• I’ll reply here, but it applies to all. Farago found a picture of someone else I think. That’s my gun, but not my body. Depending on the cut of Levi’s or Duluth, I wear a size 32 or 33. I have two holster reviews coming that show how the Comp-Tac MTAC and CTAC fit my body. This is a pretty close approximation though.

  14. Congrats Tyler, have been carrying for over three years now, everyday but one in those three years. Not long after I received my permit it became second nature to carry all of the time everywhere. Started with a Taurus 609 TI, then a Sig Pro 2022 both in Crossbreed STD, now I carry my M&P 9 in a Kholster. The apprehension that it will be noticed wore off soon after I started carrying, so even though you know it’s there, no one else will.
    As for the 10% discount at the liquor store, spend the extra 10% and don’t reveal to anyone there that you’re carrying. If something were to go south at that store and they knew you carried, they would be exposing you as having a weapon and the bad guys would shoot you first. Happened to an off duty cop in NY, where the employees knew he was a cop, and when they got robbed one night while he was there to shop, the employees yelled out to him for help and the perps shot him dead. Just saying, the less people who know you carry, the better.

  15. if your bike has soft sided saddle bags get one of the lock boxes mentioned earlier and run the cable around the support on one side under the seat to the other saddle bag and secure your weapon in there while at work. Texas passed the parking lot protection bill last year and it has taken effect.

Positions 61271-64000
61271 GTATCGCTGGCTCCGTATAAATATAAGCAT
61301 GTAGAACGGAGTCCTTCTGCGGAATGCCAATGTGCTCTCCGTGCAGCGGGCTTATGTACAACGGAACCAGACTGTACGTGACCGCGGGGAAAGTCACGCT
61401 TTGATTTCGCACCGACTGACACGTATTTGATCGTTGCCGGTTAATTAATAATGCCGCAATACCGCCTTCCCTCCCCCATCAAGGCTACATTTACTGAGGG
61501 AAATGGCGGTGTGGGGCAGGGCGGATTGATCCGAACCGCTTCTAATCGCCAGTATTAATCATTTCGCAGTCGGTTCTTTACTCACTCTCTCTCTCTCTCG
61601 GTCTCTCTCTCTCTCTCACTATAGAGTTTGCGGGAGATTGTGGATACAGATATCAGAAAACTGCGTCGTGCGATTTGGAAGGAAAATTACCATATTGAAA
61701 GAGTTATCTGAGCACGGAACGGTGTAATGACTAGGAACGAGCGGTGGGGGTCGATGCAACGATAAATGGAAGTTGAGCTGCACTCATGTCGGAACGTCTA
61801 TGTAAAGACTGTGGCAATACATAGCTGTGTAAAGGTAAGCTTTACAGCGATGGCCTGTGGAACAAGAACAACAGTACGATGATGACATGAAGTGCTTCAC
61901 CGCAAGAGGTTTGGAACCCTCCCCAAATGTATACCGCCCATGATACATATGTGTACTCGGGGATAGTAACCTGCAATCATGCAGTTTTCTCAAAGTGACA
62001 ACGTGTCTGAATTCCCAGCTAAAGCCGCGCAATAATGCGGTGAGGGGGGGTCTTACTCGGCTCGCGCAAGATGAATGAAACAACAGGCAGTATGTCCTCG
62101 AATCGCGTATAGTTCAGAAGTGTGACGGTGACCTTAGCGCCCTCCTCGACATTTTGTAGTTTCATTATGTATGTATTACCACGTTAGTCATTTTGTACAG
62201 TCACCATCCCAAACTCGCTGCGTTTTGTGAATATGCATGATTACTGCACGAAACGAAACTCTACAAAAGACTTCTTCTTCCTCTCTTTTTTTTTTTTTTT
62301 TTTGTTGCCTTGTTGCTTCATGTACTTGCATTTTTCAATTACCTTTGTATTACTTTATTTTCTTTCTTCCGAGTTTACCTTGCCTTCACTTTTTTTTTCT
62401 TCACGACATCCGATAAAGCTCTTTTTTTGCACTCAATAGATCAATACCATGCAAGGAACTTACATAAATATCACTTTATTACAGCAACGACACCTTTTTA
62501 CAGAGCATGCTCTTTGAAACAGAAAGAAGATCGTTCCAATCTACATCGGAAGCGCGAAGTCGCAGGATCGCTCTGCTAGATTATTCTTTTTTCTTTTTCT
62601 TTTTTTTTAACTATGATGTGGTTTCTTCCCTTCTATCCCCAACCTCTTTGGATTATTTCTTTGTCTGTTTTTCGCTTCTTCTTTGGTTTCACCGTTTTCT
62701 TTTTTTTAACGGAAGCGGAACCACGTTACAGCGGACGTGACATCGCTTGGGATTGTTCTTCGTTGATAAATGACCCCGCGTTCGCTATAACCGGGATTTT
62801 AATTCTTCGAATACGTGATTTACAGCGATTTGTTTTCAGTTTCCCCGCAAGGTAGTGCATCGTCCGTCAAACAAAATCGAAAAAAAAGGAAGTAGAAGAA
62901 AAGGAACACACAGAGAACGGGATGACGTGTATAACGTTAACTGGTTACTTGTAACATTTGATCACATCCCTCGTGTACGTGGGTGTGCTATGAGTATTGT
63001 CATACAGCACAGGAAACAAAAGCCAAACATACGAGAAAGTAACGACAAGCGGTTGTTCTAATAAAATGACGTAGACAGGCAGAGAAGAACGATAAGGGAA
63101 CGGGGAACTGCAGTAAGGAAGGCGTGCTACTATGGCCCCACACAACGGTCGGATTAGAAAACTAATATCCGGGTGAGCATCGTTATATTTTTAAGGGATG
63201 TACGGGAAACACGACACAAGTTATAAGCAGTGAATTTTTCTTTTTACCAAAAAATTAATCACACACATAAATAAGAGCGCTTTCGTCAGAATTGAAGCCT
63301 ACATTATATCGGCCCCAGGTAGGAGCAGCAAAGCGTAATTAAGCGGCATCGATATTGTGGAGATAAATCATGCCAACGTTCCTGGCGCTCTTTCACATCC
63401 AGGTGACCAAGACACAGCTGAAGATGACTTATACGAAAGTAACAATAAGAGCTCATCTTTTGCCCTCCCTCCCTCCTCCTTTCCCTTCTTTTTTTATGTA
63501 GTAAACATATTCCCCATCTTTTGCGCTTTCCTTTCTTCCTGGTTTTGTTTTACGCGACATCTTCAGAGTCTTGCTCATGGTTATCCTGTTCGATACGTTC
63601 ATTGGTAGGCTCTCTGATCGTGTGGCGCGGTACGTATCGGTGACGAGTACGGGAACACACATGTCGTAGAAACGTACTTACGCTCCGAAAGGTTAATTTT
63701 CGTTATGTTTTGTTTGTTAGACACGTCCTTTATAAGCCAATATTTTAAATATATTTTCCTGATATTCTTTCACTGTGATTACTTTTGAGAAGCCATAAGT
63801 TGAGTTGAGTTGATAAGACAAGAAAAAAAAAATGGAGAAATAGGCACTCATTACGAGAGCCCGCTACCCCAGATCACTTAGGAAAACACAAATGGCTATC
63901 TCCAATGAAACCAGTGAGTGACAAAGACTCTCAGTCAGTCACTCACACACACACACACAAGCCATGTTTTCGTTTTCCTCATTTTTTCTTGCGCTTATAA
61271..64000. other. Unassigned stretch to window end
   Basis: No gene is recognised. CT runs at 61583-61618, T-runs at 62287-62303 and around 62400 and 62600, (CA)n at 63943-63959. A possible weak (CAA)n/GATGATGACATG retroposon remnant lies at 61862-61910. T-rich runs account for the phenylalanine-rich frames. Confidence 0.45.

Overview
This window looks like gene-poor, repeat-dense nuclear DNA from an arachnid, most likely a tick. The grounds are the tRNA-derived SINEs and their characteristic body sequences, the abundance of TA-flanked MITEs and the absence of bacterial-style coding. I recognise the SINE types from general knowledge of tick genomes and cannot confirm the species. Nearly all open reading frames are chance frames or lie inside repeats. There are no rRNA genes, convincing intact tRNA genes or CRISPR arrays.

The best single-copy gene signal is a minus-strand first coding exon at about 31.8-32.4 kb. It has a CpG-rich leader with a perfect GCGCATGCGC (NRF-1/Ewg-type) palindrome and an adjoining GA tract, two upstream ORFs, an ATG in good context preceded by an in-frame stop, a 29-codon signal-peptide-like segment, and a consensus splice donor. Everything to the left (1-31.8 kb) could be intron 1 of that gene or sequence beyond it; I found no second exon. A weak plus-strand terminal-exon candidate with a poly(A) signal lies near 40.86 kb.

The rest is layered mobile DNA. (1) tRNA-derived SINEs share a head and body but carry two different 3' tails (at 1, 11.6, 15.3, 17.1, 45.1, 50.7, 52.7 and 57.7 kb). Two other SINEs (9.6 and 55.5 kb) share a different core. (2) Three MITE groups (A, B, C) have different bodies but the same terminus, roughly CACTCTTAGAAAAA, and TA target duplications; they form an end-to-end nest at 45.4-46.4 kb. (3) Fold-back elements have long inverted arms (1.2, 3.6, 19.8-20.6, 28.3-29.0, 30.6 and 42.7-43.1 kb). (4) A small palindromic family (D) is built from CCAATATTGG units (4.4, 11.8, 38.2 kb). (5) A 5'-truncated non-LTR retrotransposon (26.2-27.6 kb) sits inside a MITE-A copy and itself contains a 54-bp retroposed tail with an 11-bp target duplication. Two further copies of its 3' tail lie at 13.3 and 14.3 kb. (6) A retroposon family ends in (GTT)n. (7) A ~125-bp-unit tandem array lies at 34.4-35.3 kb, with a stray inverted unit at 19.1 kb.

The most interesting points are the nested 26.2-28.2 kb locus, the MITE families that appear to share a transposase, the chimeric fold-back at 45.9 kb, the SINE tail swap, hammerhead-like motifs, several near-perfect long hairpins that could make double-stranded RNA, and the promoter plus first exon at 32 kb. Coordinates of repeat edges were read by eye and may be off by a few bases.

congratulations BTW

  16. I enjoyed your early observations, especially the number 2. I’ve never heard anybody admit that before. Usually they’re twisting and turning to avoid saying anything the slightest bit negative about concealed carry.

    Your final quip, however, was really stupid. Guns and alcohol don’t mix. That should be the 5th Rule of gun safety, but in typical fashion you guys don’t take it seriously enough. That’s a good example of why you need strict gun control laws, safe storage in the home, for example. Unless it’s a law, or one of the sacred 4 Rules, you just don’t do it. You need to be persuaded and in some cases actually constrained in order to do the right thing.

    • (Shakes head slowly…)

      So, in your opinion someone who owns firearms should never be allowed to drink alcohol? Most states already have standards regarding alcohol consumption & concealed carry.

    • First off, thanks for enjoying my observations. I take the “truth” part about my job pretty seriously. Had I been actively writing at the time when I started riding motorcycles, there would have been a similar bullet point about wearing safety gear in August in Texas. It is stupidly uncomfortable, but comes with the territory.